Korean woman in the 1950s leaning against car

10/30 Cold War Cosmopolitanism: Period Style in 1950s Korean Cinema

Soh Jaipil Lecture Series


Christina Klein, Associate Professor of English and Director of American Studies, Boston College


Immanuel Kim, Korea Foundation and Kim-Renaud Associate Professor of Korean Literature and Culture Studies,
the George Washington University


Friday, October 30, 2020
2:00 p.m. – 3:30 p.m.

Virtual Event


Event Description

South Korea in the 1950s was home to a burgeoning film culture, one of the many “Golden Age cinemas” that flourished in Asia during the postwar years. Cold War Cosmopolitanism offers a transnational cultural history of South Korean film style in this period, focusing on the works of Han Hyung-mo, director of the era’s most glamorous and popular women’s pictures, including the blockbuster Madame Freedom (1956). Christina Klein provides a unique approach to the study of film style, illuminating how Han’s films took shape within a “free world” network of aesthetic and material ties created by the legacies of Japanese colonialism, the construction of US military bases, the waging of the cultural Cold War, the forging of regional political alliances, and the import of popular cultures from around the world.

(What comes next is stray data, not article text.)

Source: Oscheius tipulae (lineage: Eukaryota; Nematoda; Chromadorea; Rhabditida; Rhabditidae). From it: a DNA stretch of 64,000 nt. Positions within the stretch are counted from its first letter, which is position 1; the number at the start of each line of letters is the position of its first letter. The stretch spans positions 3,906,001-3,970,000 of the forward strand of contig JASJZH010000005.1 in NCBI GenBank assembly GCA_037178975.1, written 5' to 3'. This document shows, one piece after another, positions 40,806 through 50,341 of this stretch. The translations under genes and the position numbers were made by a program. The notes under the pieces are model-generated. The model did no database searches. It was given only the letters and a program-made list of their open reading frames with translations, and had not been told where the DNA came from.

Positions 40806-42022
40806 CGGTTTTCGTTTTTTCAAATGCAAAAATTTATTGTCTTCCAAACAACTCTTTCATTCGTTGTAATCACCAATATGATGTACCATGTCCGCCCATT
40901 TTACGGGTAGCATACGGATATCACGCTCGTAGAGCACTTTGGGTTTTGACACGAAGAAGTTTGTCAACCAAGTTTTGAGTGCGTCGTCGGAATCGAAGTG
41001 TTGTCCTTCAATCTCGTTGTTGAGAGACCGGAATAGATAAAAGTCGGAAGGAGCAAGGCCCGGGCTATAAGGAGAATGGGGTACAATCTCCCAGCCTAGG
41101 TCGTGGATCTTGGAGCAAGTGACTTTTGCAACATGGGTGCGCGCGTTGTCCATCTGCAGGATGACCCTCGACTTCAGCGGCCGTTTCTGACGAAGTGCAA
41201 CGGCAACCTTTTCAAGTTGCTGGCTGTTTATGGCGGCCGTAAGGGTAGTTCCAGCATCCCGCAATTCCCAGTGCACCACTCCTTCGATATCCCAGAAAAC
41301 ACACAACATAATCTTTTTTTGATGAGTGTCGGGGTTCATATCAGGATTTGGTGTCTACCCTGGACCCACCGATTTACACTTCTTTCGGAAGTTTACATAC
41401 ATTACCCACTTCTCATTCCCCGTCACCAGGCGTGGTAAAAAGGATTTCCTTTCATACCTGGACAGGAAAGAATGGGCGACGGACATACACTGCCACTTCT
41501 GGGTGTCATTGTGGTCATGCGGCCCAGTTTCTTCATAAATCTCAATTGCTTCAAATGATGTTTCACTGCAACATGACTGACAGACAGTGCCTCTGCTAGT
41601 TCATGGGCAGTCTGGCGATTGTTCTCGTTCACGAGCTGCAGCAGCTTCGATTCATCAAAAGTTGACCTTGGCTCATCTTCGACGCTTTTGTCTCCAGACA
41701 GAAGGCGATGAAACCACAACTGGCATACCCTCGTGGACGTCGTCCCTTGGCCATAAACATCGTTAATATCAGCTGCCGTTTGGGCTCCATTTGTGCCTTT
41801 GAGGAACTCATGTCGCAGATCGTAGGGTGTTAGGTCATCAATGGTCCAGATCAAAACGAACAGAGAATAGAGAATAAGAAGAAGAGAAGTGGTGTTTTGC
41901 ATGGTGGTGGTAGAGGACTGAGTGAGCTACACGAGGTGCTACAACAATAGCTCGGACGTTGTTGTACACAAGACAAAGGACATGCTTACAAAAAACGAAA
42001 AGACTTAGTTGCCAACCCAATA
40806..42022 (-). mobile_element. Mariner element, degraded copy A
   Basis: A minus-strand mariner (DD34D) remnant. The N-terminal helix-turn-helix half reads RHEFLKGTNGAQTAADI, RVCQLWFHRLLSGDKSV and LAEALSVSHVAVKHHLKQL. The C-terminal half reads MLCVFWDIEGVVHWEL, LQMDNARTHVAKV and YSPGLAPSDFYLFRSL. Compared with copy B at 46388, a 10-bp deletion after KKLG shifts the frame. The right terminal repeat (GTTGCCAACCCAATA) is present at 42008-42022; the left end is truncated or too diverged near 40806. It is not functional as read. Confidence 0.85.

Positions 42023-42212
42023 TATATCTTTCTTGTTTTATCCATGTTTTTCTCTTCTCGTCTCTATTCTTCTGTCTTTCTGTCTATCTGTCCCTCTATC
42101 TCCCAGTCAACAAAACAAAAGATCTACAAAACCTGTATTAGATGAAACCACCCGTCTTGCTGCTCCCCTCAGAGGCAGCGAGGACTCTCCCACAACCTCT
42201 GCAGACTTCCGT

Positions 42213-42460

Christina Klein holds a BA in Film Studies from Wesleyan and Ph.D. in American Studies from Yale. In addition to her new book, Cold War Cosmopolitanism, which was just published by the University of California Press, she is the author of Cold War Orientalism: Asia in the Middlebrow Imagination, 1945-1961 (California, 2003). Her articles on Korean and other Asian cinemas have been published in The Journal of Korean Studies, Transnational Cinemas, American Quarterly, Journal of Chinese Cinemas, Comparative American Studies, and Cinema Journal. She teaches film, English, and American Studies at Boston College.




Immanuel Kim is Korea Foundation and Kim-Renaud Associate Professor of Korean Literature and Culture Studies. Prior to working at the George Washington University, he was Assistant Professor in the Department of Asian and Asian American Studies at Binghamton University (SUNY).  Dr. Kim received his Ph.D. from the University of California, Riverside. He is an authority on North Korean literature and film and is the author of a recent book on North Korean literature, Rewriting Revolution: Women, Sexuality, and Memory in North Korean Fiction (University of Hawaii Press, 2018).



GW Institute for Korean Studies

Leave a Reply

GW is committed to digital accessibility. If you experience a barrier that affects your ability to access content on this page, let us know via the Accessibility Feedback Form.